Boris stands by bumbling aide in lockdown fiasco
Boris Johnson has gambled that the public will forgive his top adviser Dominic Cummings for breaching lockdown rules in one of his major tests as Prime Minister.
In an extraordinary step, Mr Johnson has backed the "integrity" of Mr Cummings, a divisive figure in the UK Conservative Party but considered to be an election-winning guru.
Mr Johnson faced questions about whether Mr Cummings, who drove 420km to his parents' house in Durham, in England's north, would weaken the public's resolve to lockdown rules.
And a former police chief has claimed that Mr Cummings "broke the law" by driving during lockdown.
Mr Johnson fronted a delayed press conference on Monday morning Australian time, addressing the elephant in the room at its opening.
He said the "big question" that was being asked was "is this Government asking you - the people, the public - to do one thing, while senior people here in Government do something else?"
"Have we been asking you to make sacrifices, to obey social distancing - stay at home - while some people have been basically flouting those rules and endangering lives."
Mr Johnson said he had spoken directly to Mr Cummings about his situation and his actions when he travelled to Durham to seek help with caring for his four-year-old son as his wife was also sick with coronavirus.
He said that he backed Mr Cummings who was "following the instincts of any father" by seeking to get help with childcare.
Nine backbenchers had called for Mr Cummings to be sacked after claims that he had also driven to the village of Barnard's Castle, where he was spotted by a retired teacher who took down a number plate.
The teacher said that he had seen a "scruffy" man, with a woman and a child on April 12.
The number plate he noted matched a car that Mr Cummings has used.
Leading scientist Prof Neil Ferguson, a key government scientific adviser, was forced to step down after he was caught visiting his mistress during lockdown.
Mr Johnson rejected other allegations against Mr Cummings, backing the maverick adviser who proudly won the World's Worst Dressed man award and was a fierce critic of the media.
"Though there have been many other allegations about what happened when he was in self-isolation and thereafter, some of them palpably false, I believe that in every respect he has acted responsibly and legally and with integrity and with the overwhelming aim of stopping the spread of the virus and saving lives," Mr Johnson said.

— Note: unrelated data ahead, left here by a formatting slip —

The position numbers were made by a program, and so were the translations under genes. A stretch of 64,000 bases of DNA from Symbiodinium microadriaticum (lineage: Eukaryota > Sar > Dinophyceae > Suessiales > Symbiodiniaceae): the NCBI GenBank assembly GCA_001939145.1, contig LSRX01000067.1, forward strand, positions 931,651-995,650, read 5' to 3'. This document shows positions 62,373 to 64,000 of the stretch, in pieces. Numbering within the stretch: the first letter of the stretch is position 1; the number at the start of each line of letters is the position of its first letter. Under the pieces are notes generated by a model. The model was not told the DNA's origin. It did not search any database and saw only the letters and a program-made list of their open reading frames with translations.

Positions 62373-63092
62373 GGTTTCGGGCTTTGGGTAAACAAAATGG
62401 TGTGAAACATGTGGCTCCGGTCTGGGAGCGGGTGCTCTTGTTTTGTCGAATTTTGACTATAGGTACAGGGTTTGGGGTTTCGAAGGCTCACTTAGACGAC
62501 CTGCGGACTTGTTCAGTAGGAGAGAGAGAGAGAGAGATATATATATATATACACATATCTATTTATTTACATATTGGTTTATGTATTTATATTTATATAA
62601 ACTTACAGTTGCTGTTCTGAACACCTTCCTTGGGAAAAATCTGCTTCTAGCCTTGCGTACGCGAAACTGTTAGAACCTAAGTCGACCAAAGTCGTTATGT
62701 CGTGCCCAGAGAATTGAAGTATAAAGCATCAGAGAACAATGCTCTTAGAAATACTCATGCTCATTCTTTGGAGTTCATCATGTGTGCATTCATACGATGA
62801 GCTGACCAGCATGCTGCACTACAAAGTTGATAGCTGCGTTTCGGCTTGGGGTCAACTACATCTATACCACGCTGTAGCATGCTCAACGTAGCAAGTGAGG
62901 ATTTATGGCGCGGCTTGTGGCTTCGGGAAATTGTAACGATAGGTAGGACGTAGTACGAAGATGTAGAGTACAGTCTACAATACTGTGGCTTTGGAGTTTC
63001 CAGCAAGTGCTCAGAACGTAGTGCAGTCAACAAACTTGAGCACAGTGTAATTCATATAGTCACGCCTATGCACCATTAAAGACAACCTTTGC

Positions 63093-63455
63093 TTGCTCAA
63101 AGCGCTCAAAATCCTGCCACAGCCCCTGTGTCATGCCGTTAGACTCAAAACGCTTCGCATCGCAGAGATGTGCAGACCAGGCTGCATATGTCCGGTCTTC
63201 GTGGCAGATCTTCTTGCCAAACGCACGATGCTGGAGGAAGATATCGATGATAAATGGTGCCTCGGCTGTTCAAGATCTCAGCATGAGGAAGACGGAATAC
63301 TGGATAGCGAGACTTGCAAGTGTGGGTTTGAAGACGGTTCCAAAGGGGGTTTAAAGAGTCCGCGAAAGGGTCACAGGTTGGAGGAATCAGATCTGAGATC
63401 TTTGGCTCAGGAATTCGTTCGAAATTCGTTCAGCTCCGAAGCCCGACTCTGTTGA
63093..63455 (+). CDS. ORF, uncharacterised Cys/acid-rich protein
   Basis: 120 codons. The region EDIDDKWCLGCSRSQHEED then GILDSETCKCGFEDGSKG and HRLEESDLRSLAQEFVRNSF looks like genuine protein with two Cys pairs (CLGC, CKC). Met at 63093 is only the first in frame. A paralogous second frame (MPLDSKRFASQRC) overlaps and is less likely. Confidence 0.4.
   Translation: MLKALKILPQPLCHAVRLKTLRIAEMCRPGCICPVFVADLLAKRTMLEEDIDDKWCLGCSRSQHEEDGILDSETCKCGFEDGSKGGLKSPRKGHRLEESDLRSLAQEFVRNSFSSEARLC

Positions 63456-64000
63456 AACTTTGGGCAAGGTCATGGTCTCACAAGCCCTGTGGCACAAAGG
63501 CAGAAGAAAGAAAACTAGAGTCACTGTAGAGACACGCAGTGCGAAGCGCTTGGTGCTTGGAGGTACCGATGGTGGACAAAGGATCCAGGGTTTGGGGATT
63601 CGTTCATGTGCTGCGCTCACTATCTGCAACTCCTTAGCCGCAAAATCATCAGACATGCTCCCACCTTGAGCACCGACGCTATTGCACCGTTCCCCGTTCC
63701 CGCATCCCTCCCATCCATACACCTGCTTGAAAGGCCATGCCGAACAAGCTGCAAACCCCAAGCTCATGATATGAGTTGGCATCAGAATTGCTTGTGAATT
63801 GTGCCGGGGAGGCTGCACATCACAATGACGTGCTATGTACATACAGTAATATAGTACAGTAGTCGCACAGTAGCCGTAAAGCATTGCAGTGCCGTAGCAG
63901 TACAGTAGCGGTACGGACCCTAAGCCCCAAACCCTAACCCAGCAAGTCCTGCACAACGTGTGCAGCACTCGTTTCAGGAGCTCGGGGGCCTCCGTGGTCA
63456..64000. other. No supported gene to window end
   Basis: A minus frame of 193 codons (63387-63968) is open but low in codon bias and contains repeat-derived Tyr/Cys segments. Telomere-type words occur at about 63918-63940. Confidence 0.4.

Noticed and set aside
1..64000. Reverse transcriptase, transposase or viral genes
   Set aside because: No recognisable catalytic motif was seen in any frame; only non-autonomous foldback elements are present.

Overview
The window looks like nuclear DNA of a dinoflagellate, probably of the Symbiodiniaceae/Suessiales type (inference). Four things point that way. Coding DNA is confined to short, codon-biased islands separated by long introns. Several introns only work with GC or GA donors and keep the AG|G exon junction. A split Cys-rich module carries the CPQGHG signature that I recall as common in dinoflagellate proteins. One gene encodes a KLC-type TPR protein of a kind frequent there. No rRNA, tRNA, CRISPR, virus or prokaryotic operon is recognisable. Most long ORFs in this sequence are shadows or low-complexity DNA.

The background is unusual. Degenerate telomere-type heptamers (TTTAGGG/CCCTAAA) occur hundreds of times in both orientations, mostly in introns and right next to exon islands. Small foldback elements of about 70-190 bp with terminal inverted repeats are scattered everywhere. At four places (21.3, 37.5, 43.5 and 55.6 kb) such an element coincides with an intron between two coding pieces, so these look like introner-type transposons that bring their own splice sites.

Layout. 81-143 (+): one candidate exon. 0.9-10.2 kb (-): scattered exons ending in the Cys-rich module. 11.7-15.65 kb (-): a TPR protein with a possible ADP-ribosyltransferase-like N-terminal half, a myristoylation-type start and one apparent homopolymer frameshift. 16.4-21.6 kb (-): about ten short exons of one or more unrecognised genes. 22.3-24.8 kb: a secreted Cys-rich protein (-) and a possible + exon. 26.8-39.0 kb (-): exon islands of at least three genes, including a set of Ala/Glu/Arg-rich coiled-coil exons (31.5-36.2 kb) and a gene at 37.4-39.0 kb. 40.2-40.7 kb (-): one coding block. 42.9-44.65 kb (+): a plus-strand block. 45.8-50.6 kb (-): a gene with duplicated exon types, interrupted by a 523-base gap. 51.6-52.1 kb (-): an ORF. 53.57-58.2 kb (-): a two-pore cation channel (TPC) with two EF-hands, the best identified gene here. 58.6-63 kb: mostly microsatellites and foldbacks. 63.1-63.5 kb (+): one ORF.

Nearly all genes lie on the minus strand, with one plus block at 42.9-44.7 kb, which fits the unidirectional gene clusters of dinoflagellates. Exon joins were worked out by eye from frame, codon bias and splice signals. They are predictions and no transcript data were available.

Police visited Mr Cummings' London home on Sunday local time, but no-one was at home.
The story has dominated front pages for the past two days in the UK, with it likely to dominate the agenda during the week.
Mr Cummings has been an abrasive figure inside 10 Downing Street, with some MPs potentially using the crisis to get rid of a thorn in their side.
Former Durham Police Chief Constable Mike Barton said he was frustrated that his former colleagues had been drawn into the controversy.
Mr Barton said that it was clear Mr Cummings had broken lockdown rules.
"And that's why I was really quite surprised to learn that somebody who has made the rules that are very clear that if you're suffering from coronavirus, you have to stay at home, you're in lockdown, you do not leave your home under any circumstances," he told the BBC.
"Let's not beat about the bush, he broke the rules, it's very clear. Now what they're trying to do is use this sophisticated sophistry to suggest that if you've got a child then the rules don't quite apply - that's rubbish."
Labour leader Sir Keir Starmer said Mr Johnson had failed a test.
"It is an insult to sacrifices made by the British people that Boris Johnson has chosen to take no action against Dominic Cummings," he said.
"Millions were watching for answers and they got nothing. That's why the Cabinet Secretary must now launch an urgent inquiry."
Originally published as Boris stands by bumbling aide in lockdown fiasco